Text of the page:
Airfield Operations Specialists

5.3/10 job score
risk level
by 2031
or $23.02 hourly
as of 2021

What is the risk of automation?

We calculate this occupation to have an automation risk score of 44% (Start worrying)

More information on what this score is, and how it is calculated
Qualities required for this occupation:
Social Perceptiveness
very important
quite important
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What do you think the risk of automation is?

How likely do you think this occupation will be taken over by robots/AI within the next 20 years?

How quickly is this occupation growing?

The number of 'Airfield Operations Specialists' job openings is expected to rise 8% by 2031
'Airfield Operations Specialists' is expected to be a fast growing occupation in comparison to other occupations.
* Data from the Bureau of Labor Statistics for the period between 2021 and 2031.
Updated projections are due Sep 2023.

What are the median wages for 'Airfield Operations Specialists' in the United States?

In 2021 the median annual wage for 'Airfield Operations Specialists' was $47,880, or $23.02 hourly
'Airfield Operations Specialists' are paid 4.6% higher than the national median wage, which stands at $45,760
* Data from the Bureau of Labor Statistics

How many people are employed as airfield operations specialists?

As of 2021 there were 12,610 people employed as Airfield Operations Specialists within the United States.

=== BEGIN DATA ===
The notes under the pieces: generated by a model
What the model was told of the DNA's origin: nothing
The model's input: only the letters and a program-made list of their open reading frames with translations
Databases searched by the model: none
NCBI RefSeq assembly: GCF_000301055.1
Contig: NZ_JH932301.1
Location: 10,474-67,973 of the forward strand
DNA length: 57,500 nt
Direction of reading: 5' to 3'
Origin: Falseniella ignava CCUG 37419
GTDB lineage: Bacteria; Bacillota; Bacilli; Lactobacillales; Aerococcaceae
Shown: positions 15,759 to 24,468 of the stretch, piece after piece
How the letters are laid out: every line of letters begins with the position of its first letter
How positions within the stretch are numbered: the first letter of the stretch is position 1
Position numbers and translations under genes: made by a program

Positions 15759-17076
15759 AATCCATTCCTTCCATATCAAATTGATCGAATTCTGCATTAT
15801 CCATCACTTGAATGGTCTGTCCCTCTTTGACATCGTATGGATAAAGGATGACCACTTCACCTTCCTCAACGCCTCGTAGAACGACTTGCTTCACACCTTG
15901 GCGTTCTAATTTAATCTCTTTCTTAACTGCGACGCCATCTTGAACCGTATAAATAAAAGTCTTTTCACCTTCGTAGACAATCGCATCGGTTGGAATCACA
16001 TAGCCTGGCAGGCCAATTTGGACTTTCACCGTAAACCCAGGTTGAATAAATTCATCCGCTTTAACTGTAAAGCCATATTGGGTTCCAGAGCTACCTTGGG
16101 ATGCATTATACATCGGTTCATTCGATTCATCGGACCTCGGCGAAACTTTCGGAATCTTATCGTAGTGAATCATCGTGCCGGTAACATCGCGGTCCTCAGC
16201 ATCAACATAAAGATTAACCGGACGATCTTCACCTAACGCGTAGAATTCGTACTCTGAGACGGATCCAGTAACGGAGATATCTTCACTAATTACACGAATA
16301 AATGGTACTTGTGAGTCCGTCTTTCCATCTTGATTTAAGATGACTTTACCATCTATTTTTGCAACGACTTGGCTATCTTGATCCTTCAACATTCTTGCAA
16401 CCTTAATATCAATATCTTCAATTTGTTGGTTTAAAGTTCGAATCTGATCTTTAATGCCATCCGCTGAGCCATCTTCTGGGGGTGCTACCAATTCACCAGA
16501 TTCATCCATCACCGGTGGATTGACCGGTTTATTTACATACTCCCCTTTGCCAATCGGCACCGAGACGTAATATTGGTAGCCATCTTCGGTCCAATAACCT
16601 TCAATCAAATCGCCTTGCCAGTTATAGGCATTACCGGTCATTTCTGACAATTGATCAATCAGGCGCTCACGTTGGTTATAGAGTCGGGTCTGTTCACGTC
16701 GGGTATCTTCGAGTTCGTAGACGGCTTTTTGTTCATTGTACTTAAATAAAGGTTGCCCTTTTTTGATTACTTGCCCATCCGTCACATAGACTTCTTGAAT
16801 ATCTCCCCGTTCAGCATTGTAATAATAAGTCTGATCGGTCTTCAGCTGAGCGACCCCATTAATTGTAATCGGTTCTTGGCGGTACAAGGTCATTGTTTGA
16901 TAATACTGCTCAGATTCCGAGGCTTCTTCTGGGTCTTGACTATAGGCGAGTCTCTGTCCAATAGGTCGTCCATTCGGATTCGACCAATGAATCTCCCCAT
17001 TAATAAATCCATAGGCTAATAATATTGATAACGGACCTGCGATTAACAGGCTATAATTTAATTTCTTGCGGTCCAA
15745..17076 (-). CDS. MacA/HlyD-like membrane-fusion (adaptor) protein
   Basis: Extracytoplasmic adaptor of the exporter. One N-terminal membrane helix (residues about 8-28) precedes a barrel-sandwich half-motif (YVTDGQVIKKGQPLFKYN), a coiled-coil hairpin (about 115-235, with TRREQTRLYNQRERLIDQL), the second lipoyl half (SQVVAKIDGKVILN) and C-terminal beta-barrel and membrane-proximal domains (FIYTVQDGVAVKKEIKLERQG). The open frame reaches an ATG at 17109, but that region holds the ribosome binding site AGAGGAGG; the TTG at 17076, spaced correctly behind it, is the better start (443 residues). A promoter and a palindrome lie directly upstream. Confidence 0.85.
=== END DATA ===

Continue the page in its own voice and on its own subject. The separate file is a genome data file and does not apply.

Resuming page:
This represents around 0.009% of the employed workforce across the country.
Put another way, around 1 in 11 thousand people are employed as Airfield Operations Specialists.

Job description

Ensure the safe takeoff and landing of commercial and military aircraft. Duties include coordination between air-traffic control and maintenance personnel, dispatching, using airfield landing and navigational aids, implementing airfield safety procedures, monitoring and maintaining flight records, and applying knowledge of weather information.

SOC Code: 53-2022.00


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George (No chance) says
I know that those that do not do the work dream of automating these jobs, but they require manual dexterity, often require travel to remote locations, and require a broad knowledge of systems and trouble shooting. AI is only about 80% effective with trouble shooting, robots are limited by power needs and/or tethers and do not travel well, and the manual dexterity for removing, repairing, modifying, and replacing equipment just isn't there yet. Oh, and it must be accomplished in weather extremes, on top of towers, etc. They aren't just lighthouse keepers.
Nov 07, 2019 at 03:32 PM

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